Legal news

Impatriation bonus : the objective interpretation of the "similar functions" notion - Paris Court of Appeal, 16 March 2021, 19PA00956

A recent decision of Paris Administrative Court of Appeal clarifies the temporary personal income tax exemption of the impatriation bonus available to some professional sportsmen who are transferred to France to carry out their professional activity.

As a reminder, the impatriate regime, codified in article 155 B of the French Tax Code (« FTC »), allows to exempt from income tax a part of the remuneration of taxpayers who come to work in France, provided that some conditions are met. In particular, the remuneration of the beneficiary of the impatriation bonus, excluding the said bonus, shall be higher than that of other employees performing "similar functions" in the same company.

This is how the legislator attempts to attract foreign talents in France, especially professional football players.

In this particular case, a foreign taxpayer signed a contract with the Parisian club, after having spent almost his entire career in the most prestigious European clubs.
Under article 155 B of the FTC, this taxpayer claimed the exemption of a part of his remuneration as an impatriation bonus, which was paid by his Club.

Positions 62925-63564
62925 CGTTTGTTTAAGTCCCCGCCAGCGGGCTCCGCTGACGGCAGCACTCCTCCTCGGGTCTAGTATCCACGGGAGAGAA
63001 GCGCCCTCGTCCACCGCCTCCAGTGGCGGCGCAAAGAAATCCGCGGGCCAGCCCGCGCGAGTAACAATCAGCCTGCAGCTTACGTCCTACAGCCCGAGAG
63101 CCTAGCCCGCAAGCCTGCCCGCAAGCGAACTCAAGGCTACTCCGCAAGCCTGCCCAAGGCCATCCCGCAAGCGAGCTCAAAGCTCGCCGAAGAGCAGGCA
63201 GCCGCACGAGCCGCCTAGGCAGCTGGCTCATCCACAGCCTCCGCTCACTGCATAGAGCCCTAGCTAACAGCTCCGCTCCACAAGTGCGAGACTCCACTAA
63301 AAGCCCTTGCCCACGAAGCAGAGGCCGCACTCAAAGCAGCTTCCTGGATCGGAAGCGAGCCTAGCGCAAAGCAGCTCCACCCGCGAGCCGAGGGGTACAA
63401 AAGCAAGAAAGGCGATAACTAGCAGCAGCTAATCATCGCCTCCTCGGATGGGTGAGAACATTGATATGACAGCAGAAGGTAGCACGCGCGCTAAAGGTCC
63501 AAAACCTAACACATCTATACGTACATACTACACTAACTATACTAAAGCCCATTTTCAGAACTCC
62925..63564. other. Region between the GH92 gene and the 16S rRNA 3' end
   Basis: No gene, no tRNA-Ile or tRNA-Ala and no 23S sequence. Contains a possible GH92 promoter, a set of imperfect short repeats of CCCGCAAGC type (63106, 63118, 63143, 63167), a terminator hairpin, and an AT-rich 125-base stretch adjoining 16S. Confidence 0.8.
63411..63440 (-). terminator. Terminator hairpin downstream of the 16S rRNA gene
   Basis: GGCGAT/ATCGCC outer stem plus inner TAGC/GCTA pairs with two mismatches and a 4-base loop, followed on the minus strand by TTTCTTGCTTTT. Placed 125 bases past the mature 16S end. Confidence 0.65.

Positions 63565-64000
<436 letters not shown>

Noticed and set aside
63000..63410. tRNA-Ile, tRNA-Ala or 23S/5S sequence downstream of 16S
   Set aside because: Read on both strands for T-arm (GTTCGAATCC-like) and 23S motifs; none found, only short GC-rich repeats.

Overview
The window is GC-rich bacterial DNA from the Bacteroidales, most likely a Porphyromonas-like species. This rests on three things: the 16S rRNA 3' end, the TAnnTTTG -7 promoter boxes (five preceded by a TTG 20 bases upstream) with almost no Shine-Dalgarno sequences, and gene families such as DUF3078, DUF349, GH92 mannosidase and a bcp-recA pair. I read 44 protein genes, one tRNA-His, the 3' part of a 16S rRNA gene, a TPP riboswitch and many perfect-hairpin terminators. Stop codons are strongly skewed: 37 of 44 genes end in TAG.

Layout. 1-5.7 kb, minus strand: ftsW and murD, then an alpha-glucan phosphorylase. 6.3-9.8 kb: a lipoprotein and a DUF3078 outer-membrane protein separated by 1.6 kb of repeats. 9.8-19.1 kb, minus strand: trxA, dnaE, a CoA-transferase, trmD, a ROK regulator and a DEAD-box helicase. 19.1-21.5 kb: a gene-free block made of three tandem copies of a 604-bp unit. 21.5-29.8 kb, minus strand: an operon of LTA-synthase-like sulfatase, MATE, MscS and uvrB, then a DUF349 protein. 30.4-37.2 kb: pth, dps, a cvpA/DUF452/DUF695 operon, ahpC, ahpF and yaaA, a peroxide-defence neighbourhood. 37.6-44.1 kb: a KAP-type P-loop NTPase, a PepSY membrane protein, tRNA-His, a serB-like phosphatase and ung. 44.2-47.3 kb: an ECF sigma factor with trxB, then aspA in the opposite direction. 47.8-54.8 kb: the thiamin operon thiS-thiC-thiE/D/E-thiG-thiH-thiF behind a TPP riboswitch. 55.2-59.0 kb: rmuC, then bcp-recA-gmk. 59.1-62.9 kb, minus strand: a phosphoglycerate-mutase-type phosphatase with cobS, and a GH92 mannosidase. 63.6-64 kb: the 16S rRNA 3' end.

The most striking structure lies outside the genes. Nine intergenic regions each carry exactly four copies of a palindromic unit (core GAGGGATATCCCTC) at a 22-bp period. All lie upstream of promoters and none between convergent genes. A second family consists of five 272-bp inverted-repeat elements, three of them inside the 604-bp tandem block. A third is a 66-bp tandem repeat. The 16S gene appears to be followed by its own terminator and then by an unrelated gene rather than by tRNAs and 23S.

However, the tax authorities, in the context of an inspection, considered that the player’s remuneration was not higher than other players performing similar functions within the Club.

According to the French Tax Authorities, the notion of « similar functions » should not be assessed solely based on the status of professional football player, as claimed by the taxpayer, but should also take into account more subjective criteria such as notoriety and comparable experience.

The Administrative Court of Appeal, following the argumentation of the Administrative Court, ruled against the French Tax Authorities, considering that the French Tax Authorities were introducing a new requirement to take into account the specific characteristics of the individuals, which was therefore not relevant.

This case underlines the practical difficulty of identifying relevant comparative elements in terms of remuneration in this sector, which involves a very large degree of individualization.

However, the objective interpretation of the Administrative Court of Appeal on the notion of « similar function » should tend to comfort the professionals of the sector on France’s attractiveness for foreign talents.